The first thing to know about the American Political Science Association's annual conference is that it is really, really big.
This year it is in Boston, at the Hynes Convention Center, plus several adjoining hotels. The four-day program guide is 441 pages long, roughly half of which is devoted to listing panels (roughly five to a page - which makes more than 1,000 panels). I'm attending, and I'll be posting some dispatches from here over the next few days.
The first challenge is how to spend your time. Cruise the books section for promotional giveaways? Sit in the lounge and schmooze? Or go for the panels? But then how to choose the talk? "The Diffusion of Policy Diffusion" or "Rural Inequality and Electoral Authoritarianism"? "Strategic Preference Conflict and Endogenous Information in Bureaucracies" or "Who Benefits from Hegemony? A Formal Approach"? "Implications of Issue Salience for Territorial, Maritime, and River Claims" or "Religious Revival and the Local State in Russia and China." And that was all at 8 a.m.!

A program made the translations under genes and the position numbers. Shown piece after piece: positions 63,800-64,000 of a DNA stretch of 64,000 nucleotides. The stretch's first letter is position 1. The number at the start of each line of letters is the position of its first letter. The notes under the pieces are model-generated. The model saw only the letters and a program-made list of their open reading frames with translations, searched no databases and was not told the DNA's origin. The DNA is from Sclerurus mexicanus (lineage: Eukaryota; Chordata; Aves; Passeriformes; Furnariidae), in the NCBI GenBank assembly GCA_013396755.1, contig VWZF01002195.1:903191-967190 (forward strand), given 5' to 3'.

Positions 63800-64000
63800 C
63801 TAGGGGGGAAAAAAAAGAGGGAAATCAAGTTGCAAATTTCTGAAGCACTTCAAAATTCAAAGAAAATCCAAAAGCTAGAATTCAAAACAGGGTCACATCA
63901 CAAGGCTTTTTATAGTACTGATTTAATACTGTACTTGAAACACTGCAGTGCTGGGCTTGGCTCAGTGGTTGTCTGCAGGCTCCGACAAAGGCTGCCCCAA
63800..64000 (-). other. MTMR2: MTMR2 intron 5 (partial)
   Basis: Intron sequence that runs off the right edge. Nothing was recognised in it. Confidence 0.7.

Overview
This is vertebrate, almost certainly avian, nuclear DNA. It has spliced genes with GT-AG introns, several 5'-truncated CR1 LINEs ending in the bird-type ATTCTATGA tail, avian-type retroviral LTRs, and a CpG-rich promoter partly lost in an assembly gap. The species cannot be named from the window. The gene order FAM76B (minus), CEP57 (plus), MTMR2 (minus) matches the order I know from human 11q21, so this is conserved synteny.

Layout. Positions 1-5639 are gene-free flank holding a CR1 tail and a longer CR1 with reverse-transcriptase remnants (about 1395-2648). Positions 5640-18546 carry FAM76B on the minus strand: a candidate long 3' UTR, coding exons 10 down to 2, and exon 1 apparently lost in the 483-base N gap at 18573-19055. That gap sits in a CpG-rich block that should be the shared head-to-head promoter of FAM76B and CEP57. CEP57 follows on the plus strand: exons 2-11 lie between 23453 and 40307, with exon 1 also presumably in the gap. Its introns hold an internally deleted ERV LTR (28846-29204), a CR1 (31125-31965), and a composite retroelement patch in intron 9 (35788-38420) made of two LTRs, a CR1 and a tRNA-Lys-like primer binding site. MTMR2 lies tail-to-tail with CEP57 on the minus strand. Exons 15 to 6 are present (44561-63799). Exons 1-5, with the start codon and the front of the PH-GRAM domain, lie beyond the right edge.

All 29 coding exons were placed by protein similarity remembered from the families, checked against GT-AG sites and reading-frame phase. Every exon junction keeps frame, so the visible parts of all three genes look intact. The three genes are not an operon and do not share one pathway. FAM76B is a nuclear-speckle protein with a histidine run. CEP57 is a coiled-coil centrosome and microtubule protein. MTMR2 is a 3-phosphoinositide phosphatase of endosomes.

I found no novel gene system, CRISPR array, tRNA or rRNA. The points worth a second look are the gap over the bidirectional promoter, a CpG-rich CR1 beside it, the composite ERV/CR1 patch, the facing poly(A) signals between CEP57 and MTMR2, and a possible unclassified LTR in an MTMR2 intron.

Better to start with the 10:15 a.m. panels. I figured, go for the big names, so I popped in on "Is the United States in Decline Again?" a panel discussion featuring the relatively famous Yale historian Paul Kennedy (The Rise and Fall of Great Powers).
Kennedy, with his delightful sly British accent, posed some good questions: Why are American politicians so obsessed with being number one and so uncomfortable with admitting any decline? Why do we think there has to be a number one in world politics anyway? Kennedy still thinks that the challenge for the United States is "sensibly managing relative decline." After all, he contends, how long can 5 percent of the world account for more than 20 percent of its GDP, and more than 50 percent of its defense spending?
Fellow panelist William C. Wohlforth, professor of government at Dartmouth (and a former Kennedy student) was more optimistic on America's sustained global preeminence, noting that "power relations changing pretty slowly," and we shouldn't confuse current trends with existing relationships (that's the kind of thinking that led to fears of Japan overtaking us in the 1980s). Besides, what maters are latent material resources, and the U.S. has plenty of those.
Other good questions came up: What do demographic projections tell us about future power (China and Russia are aging rapidly, remember)? And how important is global perception of power relations? Does perception follow reality, or does perception create reality?
Good questions. But, one problem with these panels: you never really get answers. Well, maybe next year.